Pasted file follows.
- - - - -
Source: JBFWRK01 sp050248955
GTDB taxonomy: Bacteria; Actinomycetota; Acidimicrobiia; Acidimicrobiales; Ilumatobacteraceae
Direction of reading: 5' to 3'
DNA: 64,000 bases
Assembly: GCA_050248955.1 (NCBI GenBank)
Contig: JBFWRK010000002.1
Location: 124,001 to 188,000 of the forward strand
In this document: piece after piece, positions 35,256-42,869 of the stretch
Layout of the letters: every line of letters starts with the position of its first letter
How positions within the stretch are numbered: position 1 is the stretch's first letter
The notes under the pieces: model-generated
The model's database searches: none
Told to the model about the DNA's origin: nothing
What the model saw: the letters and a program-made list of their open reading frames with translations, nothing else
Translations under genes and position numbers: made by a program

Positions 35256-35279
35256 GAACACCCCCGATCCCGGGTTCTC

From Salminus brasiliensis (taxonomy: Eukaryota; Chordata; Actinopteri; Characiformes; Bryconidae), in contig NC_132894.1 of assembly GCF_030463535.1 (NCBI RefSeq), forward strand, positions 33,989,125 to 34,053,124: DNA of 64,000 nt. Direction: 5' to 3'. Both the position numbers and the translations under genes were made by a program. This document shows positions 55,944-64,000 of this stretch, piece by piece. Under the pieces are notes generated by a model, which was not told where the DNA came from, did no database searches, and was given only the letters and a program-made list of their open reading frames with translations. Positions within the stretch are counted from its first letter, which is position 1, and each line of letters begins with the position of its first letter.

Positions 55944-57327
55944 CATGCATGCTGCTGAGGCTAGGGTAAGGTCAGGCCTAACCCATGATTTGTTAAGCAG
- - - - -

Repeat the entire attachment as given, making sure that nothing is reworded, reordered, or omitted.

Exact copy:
Source: JBFWRK01 sp050248955
GTDB taxonomy: Bacteria; Actinomycetota; Acidimicrobiia; Acidimicrobiales; Ilumatobacteraceae
Direction of reading: 5' to 3'
DNA: 64,000 bases
Assembly: GCA_050248955.1 (NCBI GenBank)
Contig: JBFWRK010000002.1
Location: 124,001 to 188,000 of the forward strand
In this document: piece after piece, positions 35,256-42,869 of the stretch
Layout of the letters: every line of letters starts with the position of its first letter
How positions within the stretch are numbered: position 1 is the stretch's first letter
The notes under the pieces: model-generated
The model's database searches: none
Told to the model about the DNA's origin: nothing
What the model saw: the letters and a program-made list of their open reading frames with translations, nothing else
Translations under genes and position numbers: made by a program

Positions 35256-35279
35256 GAACACCCCCGATCCCGGGTTCTC

From Salminus brasiliensis (taxonomy: Eukaryota; Chordata; Actinopteri; Characiformes; Bryconidae), in contig NC_132894.1 of assembly GCF_030463535.1 (NCBI RefSeq), forward strand, positions 33,989,125 to 34,053,124: DNA of 64,000 nt. Direction: 5' to 3'. Both the position numbers and the translations under genes were made by a program. This document shows positions 55,944-64,000 of this stretch, piece by piece. Under the pieces are notes generated by a model, which was not told where the DNA came from, did no database searches, and was given only the letters and a program-made list of their open reading frames with translations. Positions within the stretch are counted from its first letter, which is position 1, and each line of letters begins with the position of its first letter.

Positions 55944-57327
55944 CATGCATGCTGCTGAGGCTAGGGTAAGGTCAGGCCTAACCCATGATTTGTTAAGCAG